The polar regions are not only interesting for research on Earth. Numerous research projects for other planets and moons have also been tested in Greenland, for example. Because science believes that some places in Greenland could look similar to Mars, for example. But also for research on the icy moons of Jupiter and Saturn, where frozen water is suspected, there are places in Greenland. The latest example is the test of a seismometer that has been successfully tested on the inland ice in the northwest of Greenland.
The device, funded by NASA and developed at the Jet Propulsion Laboratory, is a seismometer designed to study ice and water structures (SIIOS). The goal is to be able to carry out motion measurements on the ice crust during a future mission to the icy moons of Jupiter and Saturn. This will also be used to investigate what might lie beneath the kilometre-thick ice layer of the moons Europa and Enceladus. The question of water under the ice is particularly exciting for the researchers. However, in order to be able to test the device under at least approximately similar conditions, the researchers selected a subglacial lake in the northwest of Greenland. There, the seismometer was placed on an aluminum frame in the snow to simulate a landing module. At various distances, the team attached various other seismometers and also geophones to the ice to check whether the recordings from SIIOS were also correct. The device actually caught the smallest movements in the ice and could also clearly show the interface between the ice and the seawater.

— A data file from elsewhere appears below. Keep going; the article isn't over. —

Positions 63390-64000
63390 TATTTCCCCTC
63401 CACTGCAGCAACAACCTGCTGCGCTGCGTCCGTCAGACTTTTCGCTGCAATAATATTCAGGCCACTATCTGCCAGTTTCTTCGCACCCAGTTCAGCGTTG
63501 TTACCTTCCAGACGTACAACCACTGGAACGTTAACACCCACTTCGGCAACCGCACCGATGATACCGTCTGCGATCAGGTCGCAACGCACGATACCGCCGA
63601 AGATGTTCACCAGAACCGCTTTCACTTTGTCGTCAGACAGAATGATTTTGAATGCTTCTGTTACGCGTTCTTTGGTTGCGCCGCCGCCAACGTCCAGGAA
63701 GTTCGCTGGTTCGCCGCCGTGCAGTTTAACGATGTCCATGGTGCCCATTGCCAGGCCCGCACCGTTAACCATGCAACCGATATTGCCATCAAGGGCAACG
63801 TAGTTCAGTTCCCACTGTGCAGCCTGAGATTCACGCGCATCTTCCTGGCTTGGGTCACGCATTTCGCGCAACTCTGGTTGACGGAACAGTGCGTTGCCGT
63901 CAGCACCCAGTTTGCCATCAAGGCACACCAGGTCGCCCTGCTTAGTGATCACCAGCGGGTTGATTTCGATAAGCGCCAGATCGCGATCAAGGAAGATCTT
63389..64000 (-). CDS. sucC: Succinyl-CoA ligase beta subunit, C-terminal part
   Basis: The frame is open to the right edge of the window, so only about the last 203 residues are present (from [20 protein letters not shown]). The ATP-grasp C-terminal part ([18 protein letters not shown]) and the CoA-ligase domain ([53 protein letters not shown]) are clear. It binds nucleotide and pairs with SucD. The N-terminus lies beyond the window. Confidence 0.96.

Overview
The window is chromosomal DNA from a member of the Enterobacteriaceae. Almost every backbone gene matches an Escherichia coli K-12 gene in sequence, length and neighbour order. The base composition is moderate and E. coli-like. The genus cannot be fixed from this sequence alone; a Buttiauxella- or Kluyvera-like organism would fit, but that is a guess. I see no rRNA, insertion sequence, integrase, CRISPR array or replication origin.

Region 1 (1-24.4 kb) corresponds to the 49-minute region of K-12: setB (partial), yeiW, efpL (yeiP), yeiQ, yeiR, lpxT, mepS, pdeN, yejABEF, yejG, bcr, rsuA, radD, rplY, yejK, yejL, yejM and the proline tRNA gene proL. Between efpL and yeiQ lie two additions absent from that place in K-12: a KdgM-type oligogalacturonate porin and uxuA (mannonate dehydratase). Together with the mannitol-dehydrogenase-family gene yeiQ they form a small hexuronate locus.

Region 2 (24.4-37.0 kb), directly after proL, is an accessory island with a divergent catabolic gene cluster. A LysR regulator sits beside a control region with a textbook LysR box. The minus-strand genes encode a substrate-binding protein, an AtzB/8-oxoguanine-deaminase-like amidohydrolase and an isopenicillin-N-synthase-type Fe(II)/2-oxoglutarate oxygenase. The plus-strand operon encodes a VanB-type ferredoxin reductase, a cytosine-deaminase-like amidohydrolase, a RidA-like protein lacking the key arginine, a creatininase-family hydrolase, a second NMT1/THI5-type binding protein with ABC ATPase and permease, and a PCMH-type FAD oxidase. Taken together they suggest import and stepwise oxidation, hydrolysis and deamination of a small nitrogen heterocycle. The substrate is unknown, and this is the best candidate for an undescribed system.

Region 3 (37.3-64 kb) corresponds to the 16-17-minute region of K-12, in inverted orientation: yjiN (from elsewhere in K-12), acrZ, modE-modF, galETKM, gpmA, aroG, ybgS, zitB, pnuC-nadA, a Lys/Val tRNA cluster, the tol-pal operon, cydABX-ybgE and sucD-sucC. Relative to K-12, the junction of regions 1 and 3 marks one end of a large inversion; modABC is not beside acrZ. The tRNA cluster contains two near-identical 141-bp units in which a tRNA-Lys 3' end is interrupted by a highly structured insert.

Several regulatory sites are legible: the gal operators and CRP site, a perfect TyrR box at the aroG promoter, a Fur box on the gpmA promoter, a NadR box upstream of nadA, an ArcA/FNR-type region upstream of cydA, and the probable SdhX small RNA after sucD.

The research team dug the SIIOS one meter deep into the snow to reduce potential disturbances from wind and temperature differences. “We hope that like on Europa or Enceladus or one of the other ice worlds we can visit that don’t have big temperature swings or really thick atmospheres,” explains Angela Marusiak of NASA JPL. However, this situation also provides problems. This is because in order to operate the seismometer, it needs solar panels for power supply. But the available solar energy on Europe is about 25 times lower than on Earth. Furthermore, it is likely that due to the lack of atmosphere, the incoming radiation could soon destroy the devices. Therefore, SIIOS must provide data as quickly as possible and do so, if possible, as undisturbed but accurately as possible.
The results of the work were published in the latest issue of the journal Seismological Research Letters . And further tests are planned to obtain even more data under even more similar conditions. Despite the euphoria about the successful test, a small flaw remains: After 12 days of flawless operation, a sudden snowfall (rather rare in the summer in the corner of Greenland) paralyzed the solar panels that are responsible for the energy production of the SIIOS. This ended the records, but they have been helpful nonetheless. This is because SIIOS provided local and regional movements of the ice sheet in a corner of Greenland that seems almost as far away and as alien as an icy moon out in space.
Dr Michael Wenger, PolarJournal
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